Some plants do better if seeded outdoors. If seeded indoors, transplanting may slow their growth. These plants include cosmos, marigolds, nasturtium, sunflowers and zinnias. The rule for seeding outdoors is to wait until the threat of frost has passed. Flowers that do better when seeded indoors include impatiens and petunias. For seeds planted indoors, the growth time different flowers need before outdoor transplanting varies. Although impatiens may not be ready for transplanting until about eight weeks old, zinnias started indoors will become leggy and root-bound if kept inside that long. Consequently, if starting seeds indoors, you need to time germination based on a transplanting date when the danger of frost will have passed.

The Fastest Growing Flower Seeds. If you are a new gardener or are working on a garden project with children, finding flower seeds that grow rapidly is important. The fastest-growing seeds germinate in a matter of days and flower in roughly two months. An important consideration for very young children is seed size, …

The 7 Fastest Growing Flower Seeds

Novice gardeners who’ve left it too late in the season to grow challenging plants are being encouraged to opt for the fastest growing seeds to enjoy a blooming backyard this summer.
A team of garden experts behind GardenBuildingsDirect.co.uk have looked into the plants and flowers that grow the quickest, so that gardening beginners can still experience the joys of a thriving backyard over the summer months.

Petunias, poppies and sunflowers have been recognised as some of the fastest growing flowers, taking only a fraction of the time to germinate and bloom compared to some of the more challenging plants.

A spokesperson for GardenBuildingsDirect.co.uk said: “If you’re a new gardener or you simply can’t find the time to spend hours pruning and preening your backyard, finding flower seeds that grow quickly is essential.

“Although, it’s important to remember that getting the seeds is only half the job – planting them correctly and making sure they’re well cared for is also imperative, so make sure you read the back of the seed packet to see what each individual plant needs to thrive.”

1. Cornflowers

Bees love the flowers that rise up on cornflowers’ straight stems in early summer, and this plant is unfazed by changeable spring weather. The petals of this quick-growing flower are even edible!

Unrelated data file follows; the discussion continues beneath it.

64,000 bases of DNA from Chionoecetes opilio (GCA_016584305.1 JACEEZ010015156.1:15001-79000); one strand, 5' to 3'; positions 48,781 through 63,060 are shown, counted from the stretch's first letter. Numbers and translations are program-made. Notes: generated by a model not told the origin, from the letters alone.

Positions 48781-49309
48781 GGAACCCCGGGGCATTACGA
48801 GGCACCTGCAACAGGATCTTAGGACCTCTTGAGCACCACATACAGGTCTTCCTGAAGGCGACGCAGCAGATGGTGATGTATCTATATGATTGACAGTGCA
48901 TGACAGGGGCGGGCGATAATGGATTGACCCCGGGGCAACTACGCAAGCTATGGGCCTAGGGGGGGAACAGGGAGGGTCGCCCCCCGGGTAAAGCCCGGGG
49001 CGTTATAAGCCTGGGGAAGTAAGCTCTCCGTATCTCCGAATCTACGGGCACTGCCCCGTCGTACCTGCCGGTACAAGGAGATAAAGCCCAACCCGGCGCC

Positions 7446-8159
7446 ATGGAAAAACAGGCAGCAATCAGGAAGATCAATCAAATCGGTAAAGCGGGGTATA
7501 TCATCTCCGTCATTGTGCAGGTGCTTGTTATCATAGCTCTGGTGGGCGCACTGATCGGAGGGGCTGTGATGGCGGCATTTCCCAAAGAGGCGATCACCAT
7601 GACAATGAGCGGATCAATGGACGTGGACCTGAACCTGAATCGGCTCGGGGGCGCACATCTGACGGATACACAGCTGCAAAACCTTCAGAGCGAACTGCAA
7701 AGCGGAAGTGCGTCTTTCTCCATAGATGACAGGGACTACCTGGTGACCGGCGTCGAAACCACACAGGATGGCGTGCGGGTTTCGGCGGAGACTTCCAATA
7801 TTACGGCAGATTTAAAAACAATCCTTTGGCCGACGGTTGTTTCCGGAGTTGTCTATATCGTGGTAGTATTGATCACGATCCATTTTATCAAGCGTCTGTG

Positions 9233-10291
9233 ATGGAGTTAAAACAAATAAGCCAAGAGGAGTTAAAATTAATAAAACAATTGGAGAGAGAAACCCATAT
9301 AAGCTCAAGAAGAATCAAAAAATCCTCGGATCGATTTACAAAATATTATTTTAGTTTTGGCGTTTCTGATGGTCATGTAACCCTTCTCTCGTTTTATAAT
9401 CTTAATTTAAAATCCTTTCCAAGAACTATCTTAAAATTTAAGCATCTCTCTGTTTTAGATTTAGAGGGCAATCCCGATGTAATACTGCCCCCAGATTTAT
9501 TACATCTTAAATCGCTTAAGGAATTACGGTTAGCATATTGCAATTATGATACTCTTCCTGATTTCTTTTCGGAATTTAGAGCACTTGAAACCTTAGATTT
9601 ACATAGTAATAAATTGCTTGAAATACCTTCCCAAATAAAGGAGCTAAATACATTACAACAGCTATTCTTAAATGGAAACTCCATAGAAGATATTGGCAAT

2. Nigella

Also referred to as Love-in-a-Mist, these determined plants grow steadily in cool spring weather and start blooming in early summer.

3. Petunias

Pest resistant and easy to please, petunias can be had in endless colours, but they’re a lovely plant to have simply for their fragrance.

The fastest growing poppies (California poppies) can grow from seed to bloom in only 60 days! Poppies thrive in full sun and once established, these quick-blooming flowers provide bees and other pollinators with protein-rich pollen in early summer, when little else is in bloom.

Surprisingly cold-hardy, sunflower seedlings often survive spring frosts and you can see the earliest blossoms march to maturity rather than waiting for late summer. These showy blooms can grow to six feet or more in just three months, and they look great in flower beds or along borders.

Sweet peas, with their ruffled blossoms and slender tendrils, have a stunning fragrance and like it cool – so try not to leave in full sun constantly. You should also soak the seeds for several days before planting.

This classic flower, with bright blossoms of yellow, orange and mahogany, often show themselves within just eight weeks of sowing. For best result, plant them in full sun and in well-draining soil.

The 7 Fastest Growing Flower Seeds Novice gardeners who’ve left it too late in the season to grow challenging plants are being encouraged to opt for the fastest growing seeds to enjoy a blooming